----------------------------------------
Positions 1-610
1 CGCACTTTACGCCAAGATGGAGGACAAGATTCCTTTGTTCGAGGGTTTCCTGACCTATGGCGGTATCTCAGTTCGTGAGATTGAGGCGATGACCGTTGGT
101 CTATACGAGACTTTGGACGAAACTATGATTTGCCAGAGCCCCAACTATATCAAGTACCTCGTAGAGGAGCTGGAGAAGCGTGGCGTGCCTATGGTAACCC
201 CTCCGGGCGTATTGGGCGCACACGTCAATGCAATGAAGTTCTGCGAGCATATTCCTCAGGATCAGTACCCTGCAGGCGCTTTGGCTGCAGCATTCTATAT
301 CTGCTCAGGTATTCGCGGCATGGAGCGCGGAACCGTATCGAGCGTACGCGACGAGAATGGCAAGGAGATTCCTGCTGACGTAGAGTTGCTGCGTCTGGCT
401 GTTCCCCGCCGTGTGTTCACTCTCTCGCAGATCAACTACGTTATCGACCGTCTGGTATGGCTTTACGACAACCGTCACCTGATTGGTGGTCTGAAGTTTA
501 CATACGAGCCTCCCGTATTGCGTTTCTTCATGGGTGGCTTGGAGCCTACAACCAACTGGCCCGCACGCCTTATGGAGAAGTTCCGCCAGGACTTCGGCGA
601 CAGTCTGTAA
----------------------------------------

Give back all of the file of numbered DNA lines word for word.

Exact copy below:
Positions 1-610
1 CGCACTTTACGCCAAGATGGAGGACAAGATTCCTTTGTTCGAGGGTTTCCTGACCTATGGCGGTATCTCAGTTCGTGAGATTGAGGCGATGACCGTTGGT
101 CTATACGAGACTTTGGACGAAACTATGATTTGCCAGAGCCCCAACTATATCAAGTACCTCGTAGAGGAGCTGGAGAAGCGTGGCGTGCCTATGGTAACCC
201 CTCCGGGCGTATTGGGCGCACACGTCAATGCAATGAAGTTCTGCGAGCATATTCCTCAGGATCAGTACCCTGCAGGCGCTTTGGCTGCAGCATTCTATAT
301 CTGCTCAGGTATTCGCGGCATGGAGCGCGGAACCGTATCGAGCGTACGCGACGAGAATGGCAAGGAGATTCCTGCTGACGTAGAGTTGCTGCGTCTGGCT
401 GTTCCCCGCCGTGTGTTCACTCTCTCGCAGATCAACTACGTTATCGACCGTCTGGTATGGCTTTACGACAACCGTCACCTGATTGGTGGTCTGAAGTTTA
501 CATACGAGCCTCCCGTATTGCGTTTCTTCATGGGTGGCTTGGAGCCTACAACCAACTGGCCCGCACGCCTTATGGAGAAGTTCCGCCAGGACTTCGGCGA
601 CAGTCTGTAA